Permafrost melting means the ground is unstable and travel not possible for humans and other animals. The indirect effect of warmer temps enabling mosquitos to have a longer season (there are species which successfully live at about water freezing temp. We can expect collapse of populations of caribou due to that. We can expect geese (snow and canada geese) to increase and destroy the land with heavy destructive grazing and poop as they already have in the Hudson Bay lowlands. Polar bears are the poster children for climate change in arctic. They will certainly move north and be extirpated from their southern range, e.g., near Churchill, Manitoba.

We're going to see the northern boreal forests (spruce mainly, but also some pines) continue to be killed by spruce bark beetles which turn the tree needles red. And massive fires of burning trees.

It will take 300 years or less for rivers in Canada to become intermittent, as the glaciers are gone. A bit of water in the spring, nothing elsewise. I'd expect the whole of the USA and much of Canada between the Great Lakes/Mississippi and Rocky Mountains to become one huge desert, right up at least the edge of the Canadian Shield which runs roughly from 60°N in the west to 49°N at Lake Superior.

We can expect the same scenario in Europe and Asia. Africa and Australia, I've no time line idea, but hotter and drier. I guess the surviving humans can eat rats and beetles. The scenario makes the 600 million dead in WW3 in Star Trek: First Contact seem like a pretty happy outcome.

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rolyn
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quote:
Originally posted by lilBuddha:
quote:
Originally posted by Martin60:
Er, rolyn isn't arguing from any perversion of scripture: 'Earth abides', it don't matter how much oil and coal we burn, Jesus'll fix it on His return to split the the Mount of Olives.

He isn't arguing from knowledge, either.
Didn't think he was actually arguing from religion, the comment was more sarcasm than anything.

I wasn't using Scripture or sarcasm on this occasion, admitting to sometimes falling into the latter.

It was a dispassionate observation based on the evidence we the public are given and the evidence of our own experience of changes in weather patterns, increase in skin cancer incidents, species die off and so on.

It is just stating the obvious to say that continuing with A B C, (no matter how much it perplexes us/me), will result in E F G.

It is the absolute Law of life on Earth, God's Law if People want to believe that, --Adapt or die.

[ 23. February 2017, 22:12: Message edited by: rolyn ]

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Change is the only certainty of existence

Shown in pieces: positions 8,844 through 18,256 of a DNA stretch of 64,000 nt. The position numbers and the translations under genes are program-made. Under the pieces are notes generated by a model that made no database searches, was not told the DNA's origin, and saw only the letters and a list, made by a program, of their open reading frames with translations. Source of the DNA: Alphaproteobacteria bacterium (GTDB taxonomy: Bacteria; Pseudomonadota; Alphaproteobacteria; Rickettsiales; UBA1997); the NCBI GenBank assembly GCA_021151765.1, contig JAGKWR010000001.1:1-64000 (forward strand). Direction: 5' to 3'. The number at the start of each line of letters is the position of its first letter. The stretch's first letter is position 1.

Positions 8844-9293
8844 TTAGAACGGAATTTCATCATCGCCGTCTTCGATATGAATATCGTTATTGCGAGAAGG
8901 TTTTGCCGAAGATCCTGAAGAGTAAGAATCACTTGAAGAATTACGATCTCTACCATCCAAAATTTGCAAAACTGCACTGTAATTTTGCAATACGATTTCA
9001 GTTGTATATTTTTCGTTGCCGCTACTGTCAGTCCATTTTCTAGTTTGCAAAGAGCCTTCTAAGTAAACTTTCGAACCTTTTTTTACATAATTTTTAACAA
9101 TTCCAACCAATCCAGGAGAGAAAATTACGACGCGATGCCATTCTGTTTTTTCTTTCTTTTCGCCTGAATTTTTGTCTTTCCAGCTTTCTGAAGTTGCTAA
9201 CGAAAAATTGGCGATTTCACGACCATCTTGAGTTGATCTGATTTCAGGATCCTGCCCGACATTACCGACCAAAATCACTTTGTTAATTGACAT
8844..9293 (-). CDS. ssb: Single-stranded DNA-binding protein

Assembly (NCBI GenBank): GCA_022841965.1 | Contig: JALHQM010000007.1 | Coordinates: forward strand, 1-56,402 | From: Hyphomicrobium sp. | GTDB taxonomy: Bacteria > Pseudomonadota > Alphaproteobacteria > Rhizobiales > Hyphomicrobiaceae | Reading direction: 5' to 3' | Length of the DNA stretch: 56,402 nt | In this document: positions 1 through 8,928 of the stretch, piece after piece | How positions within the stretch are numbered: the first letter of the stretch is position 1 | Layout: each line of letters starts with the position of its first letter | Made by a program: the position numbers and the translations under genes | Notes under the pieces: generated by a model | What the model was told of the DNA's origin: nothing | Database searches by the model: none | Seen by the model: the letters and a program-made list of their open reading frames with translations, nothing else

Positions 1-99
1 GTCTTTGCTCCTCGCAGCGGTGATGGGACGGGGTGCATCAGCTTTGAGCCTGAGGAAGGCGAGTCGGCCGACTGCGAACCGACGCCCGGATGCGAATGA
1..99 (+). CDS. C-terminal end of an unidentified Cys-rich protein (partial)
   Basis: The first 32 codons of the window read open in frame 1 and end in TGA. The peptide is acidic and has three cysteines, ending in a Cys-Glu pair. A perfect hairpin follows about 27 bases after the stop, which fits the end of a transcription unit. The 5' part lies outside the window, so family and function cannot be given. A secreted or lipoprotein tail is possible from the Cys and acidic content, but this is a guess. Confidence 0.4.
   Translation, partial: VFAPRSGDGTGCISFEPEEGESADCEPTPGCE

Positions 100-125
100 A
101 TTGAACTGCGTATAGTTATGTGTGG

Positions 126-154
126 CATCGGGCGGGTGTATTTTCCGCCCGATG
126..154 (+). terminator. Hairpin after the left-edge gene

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lilBuddha
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quote:
Originally posted by Martin60:
When? How much? Sounds like Wormwood.

When? Now. The full 70m that all the ice melting will cause may take quite awhile. But the effects are happening now. Not sure why that matters. Do you have information on the people of the future that they do not deserve our best effort?
Here is a vid explaining some of it.
Sorry, hosts, it is nearly 6 minute long, but it does contain pictures! to assist a few of the less, erm, well.... to assist.

--------------------
So goodnight moon, I want the sun
If it's not here soon, I might be done
No it won't be too soon 'til I say goodnight moon

- A. N. Parsley, D. Mcvinni

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lilBuddha
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I meant my comment was sarcasm.

quote:
Originally posted by rolyn:
--Adapt or die.

Kinda the point. The biggest difference between the normal use of this term, environmentally, is that we can adapt proactively.

--------------------
So goodnight moon, I want the sun
If it's not here soon, I might be done
No it won't be too soon 'til I say goodnight moon

- A. N. Parsley, D. Mcvinni

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Marvin the Martian

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quote:
Originally posted by lilBuddha:
quote:
As others have already pointed out, humanity isn't destroying other species with conscious purpose either.
Yes we have, for hundreds of years. Not always with knowledge of the consequences, but certainly on purpose.
If we're not deliberately trying to destroy them, then we're not doing it with conscious purpose. A side effect of an action is not the reason why that action is carried out, even if it's known that it will happen.

Climate change and species extinction are side effects of actions we're taking for other reasons. To say that we are causing climate change and species extinction "with conscious purpose" would mean we are doing those actions with the express intention of causing those effects, and that just isn't true.

It would be more accurate to say that we know what the side effects of our actions are, but we judge their impact to be less pressing than the impact of not doing the actions at all. Is that judgement correct? Time will tell.

quote:
For those of us who do care about the next generation and beyond, humans are causing problems for others that we do not have to cause.
We can take measures that will reduce our impact but we don't want to do so.

You say that as if taking the measures necessary to halt climate change wouldn't cause problems for current and future generations. Different problems, to be sure, but real and significant ones nonetheless.